Google Chrome is an open source web browser, which means that it can be modified by anyone because the code is public. This enables developers to improve on its features and fix bugs; however, this also allows cybercriminals to find loopholes in the software’s coding structure. According to statistics, Google Chrome has witnessed a significant increase in vulnerabilities recently, which means that there is an increased risk of cybercriminals exploiting the loopholes to infect computers with malware.
Since Google Chrome has a lot of additional features developed by external extensions and plugins, it becomes difficult for experts to ensure security against all threats. Trojan developers are using this fact as they continuously attempt to develop new threats.
Security researchers at BitDefender have discovered a new plugin, which is designed to bypass Google Chrome Captcha (Completely Automated Public Turing test to tell Computers and Humans Apart) security feature. The plugin called CaptchaStealer is being distributed through a domain name captchastealth.com currently hosted on a server in Germany. This domain is registered by a Russian national and BitDefender has shared this information with law enforcement officials and Google.
Once users download the CaptchaStealer plugin, it injects itself into Google Chrome’s memory and then removes all references to itself from the registry, making it difficult to detect its presence on the computer system. BitDefender has also provided a video, which shows how the plugin displays the Captcha as normal and then sends it back to its server. In order to overcome this threat, Google should safeguard itself from hackers modifying its open source code.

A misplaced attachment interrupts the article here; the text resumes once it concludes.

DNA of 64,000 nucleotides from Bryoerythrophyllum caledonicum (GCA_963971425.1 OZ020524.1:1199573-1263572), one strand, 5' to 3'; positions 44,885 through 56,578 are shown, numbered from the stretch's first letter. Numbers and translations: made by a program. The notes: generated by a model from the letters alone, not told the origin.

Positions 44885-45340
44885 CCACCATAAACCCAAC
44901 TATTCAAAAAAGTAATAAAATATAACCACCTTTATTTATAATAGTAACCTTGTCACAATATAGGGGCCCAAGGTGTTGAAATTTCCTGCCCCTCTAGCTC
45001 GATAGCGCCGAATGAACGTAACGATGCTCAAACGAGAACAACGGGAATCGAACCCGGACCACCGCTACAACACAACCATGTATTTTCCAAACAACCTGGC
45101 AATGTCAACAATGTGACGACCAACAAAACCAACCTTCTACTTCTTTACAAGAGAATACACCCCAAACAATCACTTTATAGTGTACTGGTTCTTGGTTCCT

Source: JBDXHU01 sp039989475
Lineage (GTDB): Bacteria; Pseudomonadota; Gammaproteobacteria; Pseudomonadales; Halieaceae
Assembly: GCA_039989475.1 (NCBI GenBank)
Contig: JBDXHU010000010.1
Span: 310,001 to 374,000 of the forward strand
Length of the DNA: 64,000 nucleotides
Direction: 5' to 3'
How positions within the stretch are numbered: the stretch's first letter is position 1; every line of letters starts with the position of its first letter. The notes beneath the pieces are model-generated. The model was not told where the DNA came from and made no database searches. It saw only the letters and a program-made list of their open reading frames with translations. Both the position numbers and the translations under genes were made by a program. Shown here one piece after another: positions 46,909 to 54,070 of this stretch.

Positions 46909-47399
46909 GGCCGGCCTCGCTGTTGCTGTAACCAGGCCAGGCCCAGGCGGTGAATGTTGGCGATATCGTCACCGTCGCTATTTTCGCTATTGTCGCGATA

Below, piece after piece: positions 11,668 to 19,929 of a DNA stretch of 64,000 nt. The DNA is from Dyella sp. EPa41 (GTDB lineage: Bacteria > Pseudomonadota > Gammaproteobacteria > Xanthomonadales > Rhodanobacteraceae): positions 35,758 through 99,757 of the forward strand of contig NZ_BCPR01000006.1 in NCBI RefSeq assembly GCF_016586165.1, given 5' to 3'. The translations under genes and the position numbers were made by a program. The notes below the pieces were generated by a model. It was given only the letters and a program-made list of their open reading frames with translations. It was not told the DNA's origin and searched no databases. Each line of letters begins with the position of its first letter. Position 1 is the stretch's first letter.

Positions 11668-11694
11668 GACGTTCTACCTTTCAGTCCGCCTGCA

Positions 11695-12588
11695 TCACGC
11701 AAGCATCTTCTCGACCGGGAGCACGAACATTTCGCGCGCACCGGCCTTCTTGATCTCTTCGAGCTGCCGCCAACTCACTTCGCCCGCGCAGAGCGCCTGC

The CaptchaStealer plugin was created by the same developer who earlier developed another plugin called NoCaptcha, which displayed Google’s reCAPTCHA service. The domain name used to host NoCaptcha has also been registered in Russia and it is currently hosted on a server in Germany.
Google uses captcha to prevent spammy messages from reaching its users via email. CAPTCHA is used by websites to prevent automated computer programs called bots from performing certain actions, such as registering with a website, posting comments, signing up for newsletters, etc. The CaptchaStealer plugin currently abuses Google’s reCAPTCHA service that uses text verification or images to ensure that the user is not a spammer.
According to BitDefender, CaptchaStealer sends all the text verification phrases it receives back to its server, which allows cybercriminals to access this information and use it for sending spam messages. It can also steal personal data submitted on various websites that work via reCAPTCHA. So far there is no evidence that the CaptchaStealer plugin has been used by hackers to steal confidential data or send spam, but there is a strong possibility.
Google Chrome users are advised to update their web browser as soon as possible in order to protect themselves against this vulnerability. The version of Google Chrome installed on Windows Vista and XP computers needs to be updated manually; however, users on Windows 7 can update Google Chrome automatically through the browser.